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Three stocks to buy with the Fed split on rates, traders say

Three stocks to buy on Fed rate uncertainty

Fed week kicks into high gear Thursday.

Members of the Federal Reserve are convening for their annual economic policy symposium in Jackson Hole, Wyoming, until Saturday to discuss monetary policy and financial markets.

But any clarity out of Jackson Hole has been muddied by indications the Fed is more split than united on policy. Meeting minutes out Wednesday afternoon showed the July cut was a "recalibration" rather than a "pre-set course" for future action, though some members had called for an even more aggressive move.

Kansas City Fed President Esther George said Thursday that she did not see the July rate cut as necessary. She told CNBC that "we've added accommodation, and it wasn't required in my view."

As the Fed's path becomes murkier, Mark Newton of Newton Advisors has some ideas on where to put money to work.

"One is Twitter, the social media stock that has underperformed pretty dramatically over the last five years. You're starting to see real evidence of this basing and playing some mean reversion catch-up of late," said Newton on CNBC's "Trading Nation" on Wednesday. "The stock broke out in late July at a time when many of the other stocks were peaking in the market."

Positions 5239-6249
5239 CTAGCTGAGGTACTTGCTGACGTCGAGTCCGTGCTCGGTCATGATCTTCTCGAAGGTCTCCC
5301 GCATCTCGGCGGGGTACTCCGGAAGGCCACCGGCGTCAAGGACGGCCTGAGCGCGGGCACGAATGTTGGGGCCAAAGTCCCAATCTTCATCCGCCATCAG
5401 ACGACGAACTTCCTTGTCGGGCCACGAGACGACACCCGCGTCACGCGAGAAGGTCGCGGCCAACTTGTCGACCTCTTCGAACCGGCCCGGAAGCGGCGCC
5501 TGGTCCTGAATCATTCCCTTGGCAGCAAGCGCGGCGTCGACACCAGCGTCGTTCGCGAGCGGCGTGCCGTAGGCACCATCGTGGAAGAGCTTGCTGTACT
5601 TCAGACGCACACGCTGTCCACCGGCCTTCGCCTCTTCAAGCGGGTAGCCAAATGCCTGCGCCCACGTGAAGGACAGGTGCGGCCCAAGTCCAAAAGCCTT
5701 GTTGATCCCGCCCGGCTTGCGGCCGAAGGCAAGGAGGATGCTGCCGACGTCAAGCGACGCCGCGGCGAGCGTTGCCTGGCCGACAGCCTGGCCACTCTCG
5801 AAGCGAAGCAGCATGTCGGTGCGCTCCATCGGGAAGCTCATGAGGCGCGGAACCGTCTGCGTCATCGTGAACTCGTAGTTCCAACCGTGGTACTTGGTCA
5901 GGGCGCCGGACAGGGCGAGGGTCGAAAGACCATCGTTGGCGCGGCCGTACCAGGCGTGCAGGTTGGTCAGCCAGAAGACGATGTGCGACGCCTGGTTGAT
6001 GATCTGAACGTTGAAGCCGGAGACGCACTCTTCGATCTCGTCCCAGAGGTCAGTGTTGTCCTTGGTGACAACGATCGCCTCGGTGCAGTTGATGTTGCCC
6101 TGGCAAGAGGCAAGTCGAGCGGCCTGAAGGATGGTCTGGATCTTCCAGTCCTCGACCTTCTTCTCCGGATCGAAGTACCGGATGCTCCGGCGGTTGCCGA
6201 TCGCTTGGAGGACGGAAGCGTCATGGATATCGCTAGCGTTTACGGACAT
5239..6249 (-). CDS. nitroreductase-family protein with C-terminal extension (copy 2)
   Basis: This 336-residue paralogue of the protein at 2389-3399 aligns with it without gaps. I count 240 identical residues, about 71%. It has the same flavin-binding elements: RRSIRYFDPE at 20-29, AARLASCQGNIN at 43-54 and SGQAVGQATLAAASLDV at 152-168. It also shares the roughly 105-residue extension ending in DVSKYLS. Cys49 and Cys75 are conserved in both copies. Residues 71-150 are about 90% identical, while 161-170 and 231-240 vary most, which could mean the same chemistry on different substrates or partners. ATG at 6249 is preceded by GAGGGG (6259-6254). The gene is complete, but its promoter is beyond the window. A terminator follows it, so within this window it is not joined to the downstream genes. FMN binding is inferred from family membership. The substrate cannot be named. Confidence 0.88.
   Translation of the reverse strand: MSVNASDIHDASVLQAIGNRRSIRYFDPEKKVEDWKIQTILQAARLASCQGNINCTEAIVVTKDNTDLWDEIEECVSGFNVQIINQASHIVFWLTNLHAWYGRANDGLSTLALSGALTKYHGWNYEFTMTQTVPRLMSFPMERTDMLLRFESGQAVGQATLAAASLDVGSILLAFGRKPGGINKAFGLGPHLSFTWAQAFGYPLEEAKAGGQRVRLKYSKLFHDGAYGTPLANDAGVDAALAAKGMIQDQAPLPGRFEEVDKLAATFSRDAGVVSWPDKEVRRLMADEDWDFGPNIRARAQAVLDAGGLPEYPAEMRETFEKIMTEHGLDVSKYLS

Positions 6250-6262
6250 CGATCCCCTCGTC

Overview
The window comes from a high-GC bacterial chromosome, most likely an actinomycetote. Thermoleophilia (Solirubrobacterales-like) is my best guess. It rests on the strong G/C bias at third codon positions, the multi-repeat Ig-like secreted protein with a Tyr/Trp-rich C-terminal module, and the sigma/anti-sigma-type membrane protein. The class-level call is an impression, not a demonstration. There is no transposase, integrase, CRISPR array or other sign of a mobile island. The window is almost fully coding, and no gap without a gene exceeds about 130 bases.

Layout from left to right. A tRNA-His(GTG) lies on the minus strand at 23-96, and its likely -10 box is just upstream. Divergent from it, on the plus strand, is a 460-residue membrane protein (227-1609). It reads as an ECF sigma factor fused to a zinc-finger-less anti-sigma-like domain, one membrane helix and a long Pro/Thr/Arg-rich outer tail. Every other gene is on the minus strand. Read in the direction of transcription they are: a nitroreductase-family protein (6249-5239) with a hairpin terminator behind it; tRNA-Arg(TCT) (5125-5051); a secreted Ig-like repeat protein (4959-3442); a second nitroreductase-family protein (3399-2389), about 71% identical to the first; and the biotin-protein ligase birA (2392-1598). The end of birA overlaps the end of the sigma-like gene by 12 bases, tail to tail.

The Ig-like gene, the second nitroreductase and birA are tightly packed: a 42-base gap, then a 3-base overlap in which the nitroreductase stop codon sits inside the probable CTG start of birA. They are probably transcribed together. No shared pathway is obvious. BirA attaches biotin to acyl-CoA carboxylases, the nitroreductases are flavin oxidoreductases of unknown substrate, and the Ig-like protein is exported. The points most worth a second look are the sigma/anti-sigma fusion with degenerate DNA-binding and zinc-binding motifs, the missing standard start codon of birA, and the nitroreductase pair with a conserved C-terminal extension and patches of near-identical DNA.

Newton says momentum behind it has not yet become overbought, and the stock could play catch-up all the way up to $47.79. That implies 12% upside from current levels.

He also likes Merck, which he calls one of his favorite "large-cap pharma stocks."

"This had made a breakout of over a 16-year base," said Newton. "The stock has had a heck of a run. It's up about 25% since [this time last year], but really no meaningful resistance up until about $91.50, which were the highs that were made almost 20 years ago."

A move to $91.50 represents a 5% rally higher for Merck.

Mark Tepper, president of Strategic Wealth Partners, says with yields so low right now, it makes sense to hide out in a high-yield play.

"Focus on high-quality names, and one that I like is Verizon," said Tepper. "One hundred percent of their business is U.S.-based, so global macro issues really don't affect them as much. They're pumping out free cash flow like clockwork, they're paying a 4.3% yield, which is more than twice what you're getting in the S&P 500, and it's cheap."

Verizon trades at 12 times forward earnings, below the nearly 17 times multiple on the S&P 500.

Disclosure: Strategic Wealth Partners holds Verizon. Newton Advisors owns Twitter and Merck.